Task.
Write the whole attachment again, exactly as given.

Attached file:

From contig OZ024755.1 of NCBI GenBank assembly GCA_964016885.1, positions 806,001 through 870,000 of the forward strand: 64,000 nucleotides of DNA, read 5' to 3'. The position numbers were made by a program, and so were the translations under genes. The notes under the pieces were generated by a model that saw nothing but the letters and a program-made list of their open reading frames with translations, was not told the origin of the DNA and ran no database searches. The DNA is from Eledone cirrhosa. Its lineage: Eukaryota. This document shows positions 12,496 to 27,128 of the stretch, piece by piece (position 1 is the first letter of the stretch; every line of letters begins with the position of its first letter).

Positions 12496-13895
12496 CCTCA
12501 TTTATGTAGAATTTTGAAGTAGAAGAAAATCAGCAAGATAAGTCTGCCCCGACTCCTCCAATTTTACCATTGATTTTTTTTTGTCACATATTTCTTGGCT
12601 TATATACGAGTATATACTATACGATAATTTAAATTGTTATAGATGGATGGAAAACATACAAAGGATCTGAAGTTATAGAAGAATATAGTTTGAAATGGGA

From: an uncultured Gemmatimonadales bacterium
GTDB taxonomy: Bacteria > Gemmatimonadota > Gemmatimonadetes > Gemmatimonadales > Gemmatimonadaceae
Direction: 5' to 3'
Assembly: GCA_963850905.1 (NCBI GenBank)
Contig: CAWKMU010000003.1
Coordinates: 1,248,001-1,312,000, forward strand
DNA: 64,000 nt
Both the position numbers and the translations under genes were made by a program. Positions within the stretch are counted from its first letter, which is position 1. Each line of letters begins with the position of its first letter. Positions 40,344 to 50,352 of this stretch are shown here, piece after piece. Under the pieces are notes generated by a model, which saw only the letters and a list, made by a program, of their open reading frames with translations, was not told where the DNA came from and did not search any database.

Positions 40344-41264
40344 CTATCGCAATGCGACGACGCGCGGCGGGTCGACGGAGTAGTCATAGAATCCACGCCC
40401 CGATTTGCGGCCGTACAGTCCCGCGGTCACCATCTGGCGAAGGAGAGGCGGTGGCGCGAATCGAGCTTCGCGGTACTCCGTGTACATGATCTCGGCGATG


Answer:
From contig OZ024755.1 of NCBI GenBank assembly GCA_964016885.1, positions 806,001 through 870,000 of the forward strand: 64,000 nucleotides of DNA, read 5' to 3'. The position numbers were made by a program, and so were the translations under genes. The notes under the pieces were generated by a model that saw nothing but the letters and a program-made list of their open reading frames with translations, was not told the origin of the DNA and ran no database searches. The DNA is from Eledone cirrhosa. Its lineage: Eukaryota. This document shows positions 12,496 to 27,128 of the stretch, piece by piece (position 1 is the first letter of the stretch; every line of letters begins with the position of its first letter).

Positions 12496-13895
12496 CCTCA
12501 TTTATGTAGAATTTTGAAGTAGAAGAAAATCAGCAAGATAAGTCTGCCCCGACTCCTCCAATTTTACCATTGATTTTTTTTTGTCACATATTTCTTGGCT
12601 TATATACGAGTATATACTATACGATAATTTAAATTGTTATAGATGGATGGAAAACATACAAAGGATCTGAAGTTATAGAAGAATATAGTTTGAAATGGGA

From: an uncultured Gemmatimonadales bacterium
GTDB taxonomy: Bacteria > Gemmatimonadota > Gemmatimonadetes > Gemmatimonadales > Gemmatimonadaceae
Direction: 5' to 3'
Assembly: GCA_963850905.1 (NCBI GenBank)
Contig: CAWKMU010000003.1
Coordinates: 1,248,001-1,312,000, forward strand
DNA: 64,000 nt
Both the position numbers and the translations under genes were made by a program. Positions within the stretch are counted from its first letter, which is position 1. Each line of letters begins with the position of its first letter. Positions 40,344 to 50,352 of this stretch are shown here, piece after piece. Under the pieces are notes generated by a model, which saw only the letters and a list, made by a program, of their open reading frames with translations, was not told where the DNA came from and did not search any database.

Positions 40344-41264
40344 CTATCGCAATGCGACGACGCGCGGCGGGTCGACGGAGTAGTCATAGAATCCACGCCC
40401 CGATTTGCGGCCGTACAGTCCCGCGGTCACCATCTGGCGAAGGAGAGGCGGTGGCGCGAATCGAGCTTCGCGGTACTCCGTGTACATGATCTCGGCGATG